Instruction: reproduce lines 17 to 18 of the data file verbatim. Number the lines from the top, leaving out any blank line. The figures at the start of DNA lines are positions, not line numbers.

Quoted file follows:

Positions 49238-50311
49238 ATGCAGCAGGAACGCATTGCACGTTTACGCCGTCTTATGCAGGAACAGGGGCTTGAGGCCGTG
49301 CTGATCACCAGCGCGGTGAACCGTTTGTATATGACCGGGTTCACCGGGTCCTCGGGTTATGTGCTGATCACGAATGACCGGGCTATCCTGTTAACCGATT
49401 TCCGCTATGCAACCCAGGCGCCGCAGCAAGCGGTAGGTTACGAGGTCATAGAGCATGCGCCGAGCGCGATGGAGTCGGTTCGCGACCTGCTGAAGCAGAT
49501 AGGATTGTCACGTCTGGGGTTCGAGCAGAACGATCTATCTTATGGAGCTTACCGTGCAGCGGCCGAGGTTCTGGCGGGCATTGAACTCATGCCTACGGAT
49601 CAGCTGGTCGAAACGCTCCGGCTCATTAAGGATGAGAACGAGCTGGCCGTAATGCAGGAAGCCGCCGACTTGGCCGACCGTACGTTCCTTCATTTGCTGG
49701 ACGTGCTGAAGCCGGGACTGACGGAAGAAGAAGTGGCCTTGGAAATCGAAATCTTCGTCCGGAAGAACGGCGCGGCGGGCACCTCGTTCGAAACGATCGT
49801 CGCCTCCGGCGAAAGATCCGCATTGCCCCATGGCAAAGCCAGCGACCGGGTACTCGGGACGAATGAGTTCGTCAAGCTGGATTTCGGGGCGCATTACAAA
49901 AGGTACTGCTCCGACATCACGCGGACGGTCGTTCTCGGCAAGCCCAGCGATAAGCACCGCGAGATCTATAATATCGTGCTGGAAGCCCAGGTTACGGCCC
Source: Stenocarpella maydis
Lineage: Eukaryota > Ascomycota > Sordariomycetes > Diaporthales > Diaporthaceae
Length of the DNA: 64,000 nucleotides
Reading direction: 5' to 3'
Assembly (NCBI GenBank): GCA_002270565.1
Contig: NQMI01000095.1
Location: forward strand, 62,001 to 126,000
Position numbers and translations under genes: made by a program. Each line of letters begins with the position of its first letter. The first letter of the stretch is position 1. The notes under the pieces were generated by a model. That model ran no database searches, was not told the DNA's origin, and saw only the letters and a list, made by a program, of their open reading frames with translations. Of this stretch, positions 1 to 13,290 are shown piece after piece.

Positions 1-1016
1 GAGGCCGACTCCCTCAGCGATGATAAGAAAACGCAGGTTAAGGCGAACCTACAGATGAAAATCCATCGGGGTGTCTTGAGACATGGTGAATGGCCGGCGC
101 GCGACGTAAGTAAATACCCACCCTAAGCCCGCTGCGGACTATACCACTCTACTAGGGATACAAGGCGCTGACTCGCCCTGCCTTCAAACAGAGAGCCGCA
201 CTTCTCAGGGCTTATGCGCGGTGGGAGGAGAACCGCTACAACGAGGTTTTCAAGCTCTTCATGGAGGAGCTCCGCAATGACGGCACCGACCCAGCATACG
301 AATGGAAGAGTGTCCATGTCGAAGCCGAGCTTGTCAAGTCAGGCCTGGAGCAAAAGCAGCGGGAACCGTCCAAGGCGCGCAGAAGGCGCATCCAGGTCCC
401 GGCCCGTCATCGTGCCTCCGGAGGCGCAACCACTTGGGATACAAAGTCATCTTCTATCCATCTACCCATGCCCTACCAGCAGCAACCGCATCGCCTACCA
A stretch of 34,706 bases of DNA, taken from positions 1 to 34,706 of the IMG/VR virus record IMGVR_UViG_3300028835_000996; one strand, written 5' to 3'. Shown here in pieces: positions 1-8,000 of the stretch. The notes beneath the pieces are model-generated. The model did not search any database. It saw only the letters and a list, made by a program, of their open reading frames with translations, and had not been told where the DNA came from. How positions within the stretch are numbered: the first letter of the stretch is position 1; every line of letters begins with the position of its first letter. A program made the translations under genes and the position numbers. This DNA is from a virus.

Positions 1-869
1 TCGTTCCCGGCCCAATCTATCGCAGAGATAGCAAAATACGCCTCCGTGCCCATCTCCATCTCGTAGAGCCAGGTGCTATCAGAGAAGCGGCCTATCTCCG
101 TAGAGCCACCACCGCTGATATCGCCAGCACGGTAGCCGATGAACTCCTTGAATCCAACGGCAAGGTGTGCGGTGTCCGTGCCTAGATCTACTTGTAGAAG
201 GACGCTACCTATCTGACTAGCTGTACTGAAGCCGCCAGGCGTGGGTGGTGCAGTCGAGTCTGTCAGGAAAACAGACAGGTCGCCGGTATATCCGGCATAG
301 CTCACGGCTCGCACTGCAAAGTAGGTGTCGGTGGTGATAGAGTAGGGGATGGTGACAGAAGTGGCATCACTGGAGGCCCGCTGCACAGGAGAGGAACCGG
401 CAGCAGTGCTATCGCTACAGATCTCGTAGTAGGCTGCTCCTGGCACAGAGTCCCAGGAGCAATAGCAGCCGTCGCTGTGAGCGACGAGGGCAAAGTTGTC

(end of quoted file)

Position numbers and translations under genes: made by a program. Each line of letters begins with the position of its first letter. The first letter of the stretch is position 1. The notes under the pieces were generated by a model. That model ran no database searches, was not told the DNA's origin, and saw only the letters and a list, made by a program, of their open reading frames with translations. Of this stretch, positions 1 to 13,290 are shown piece after piece.

Positions 1-1016